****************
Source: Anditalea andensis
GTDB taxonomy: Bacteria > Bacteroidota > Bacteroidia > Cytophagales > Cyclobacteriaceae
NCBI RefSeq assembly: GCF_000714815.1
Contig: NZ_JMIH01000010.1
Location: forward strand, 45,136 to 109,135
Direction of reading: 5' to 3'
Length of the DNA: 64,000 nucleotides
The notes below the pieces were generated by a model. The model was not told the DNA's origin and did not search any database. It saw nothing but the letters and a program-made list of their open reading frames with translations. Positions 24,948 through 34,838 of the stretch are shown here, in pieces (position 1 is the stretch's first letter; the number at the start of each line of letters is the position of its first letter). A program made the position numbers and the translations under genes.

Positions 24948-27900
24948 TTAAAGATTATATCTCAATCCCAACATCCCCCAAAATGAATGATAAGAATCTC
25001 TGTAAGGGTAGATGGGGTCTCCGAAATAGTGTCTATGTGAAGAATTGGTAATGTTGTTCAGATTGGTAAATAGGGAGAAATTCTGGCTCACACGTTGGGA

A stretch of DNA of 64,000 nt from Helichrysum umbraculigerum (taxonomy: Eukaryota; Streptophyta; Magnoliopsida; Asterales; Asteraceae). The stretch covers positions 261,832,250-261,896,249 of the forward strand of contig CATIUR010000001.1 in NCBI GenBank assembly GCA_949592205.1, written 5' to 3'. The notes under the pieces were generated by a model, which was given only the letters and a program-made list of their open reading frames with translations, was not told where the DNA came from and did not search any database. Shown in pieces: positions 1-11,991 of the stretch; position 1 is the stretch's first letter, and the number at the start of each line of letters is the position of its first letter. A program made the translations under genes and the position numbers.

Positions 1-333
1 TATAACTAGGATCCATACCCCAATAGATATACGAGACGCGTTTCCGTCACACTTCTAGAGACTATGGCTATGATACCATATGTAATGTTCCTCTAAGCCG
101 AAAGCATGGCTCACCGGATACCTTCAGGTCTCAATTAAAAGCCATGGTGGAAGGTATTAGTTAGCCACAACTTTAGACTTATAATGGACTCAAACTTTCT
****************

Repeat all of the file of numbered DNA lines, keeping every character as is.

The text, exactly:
Source: Anditalea andensis
GTDB taxonomy: Bacteria > Bacteroidota > Bacteroidia > Cytophagales > Cyclobacteriaceae
NCBI RefSeq assembly: GCF_000714815.1
Contig: NZ_JMIH01000010.1
Location: forward strand, 45,136 to 109,135
Direction of reading: 5' to 3'
Length of the DNA: 64,000 nucleotides
The notes below the pieces were generated by a model. The model was not told the DNA's origin and did not search any database. It saw nothing but the letters and a program-made list of their open reading frames with translations. Positions 24,948 through 34,838 of the stretch are shown here, in pieces (position 1 is the stretch's first letter; the number at the start of each line of letters is the position of its first letter). A program made the position numbers and the translations under genes.

Positions 24948-27900
24948 TTAAAGATTATATCTCAATCCCAACATCCCCCAAAATGAATGATAAGAATCTC
25001 TGTAAGGGTAGATGGGGTCTCCGAAATAGTGTCTATGTGAAGAATTGGTAATGTTGTTCAGATTGGTAAATAGGGAGAAATTCTGGCTCACACGTTGGGA

A stretch of DNA of 64,000 nt from Helichrysum umbraculigerum (taxonomy: Eukaryota; Streptophyta; Magnoliopsida; Asterales; Asteraceae). The stretch covers positions 261,832,250-261,896,249 of the forward strand of contig CATIUR010000001.1 in NCBI GenBank assembly GCA_949592205.1, written 5' to 3'. The notes under the pieces were generated by a model, which was given only the letters and a program-made list of their open reading frames with translations, was not told where the DNA came from and did not search any database. Shown in pieces: positions 1-11,991 of the stretch; position 1 is the stretch's first letter, and the number at the start of each line of letters is the position of its first letter. A program made the translations under genes and the position numbers.

Positions 1-333
1 TATAACTAGGATCCATACCCCAATAGATATACGAGACGCGTTTCCGTCACACTTCTAGAGACTATGGCTATGATACCATATGTAATGTTCCTCTAAGCCG
101 AAAGCATGGCTCACCGGATACCTTCAGGTCTCAATTAAAAGCCATGGTGGAAGGTATTAGTTAGCCACAACTTTAGACTTATAATGGACTCAAACTTTCT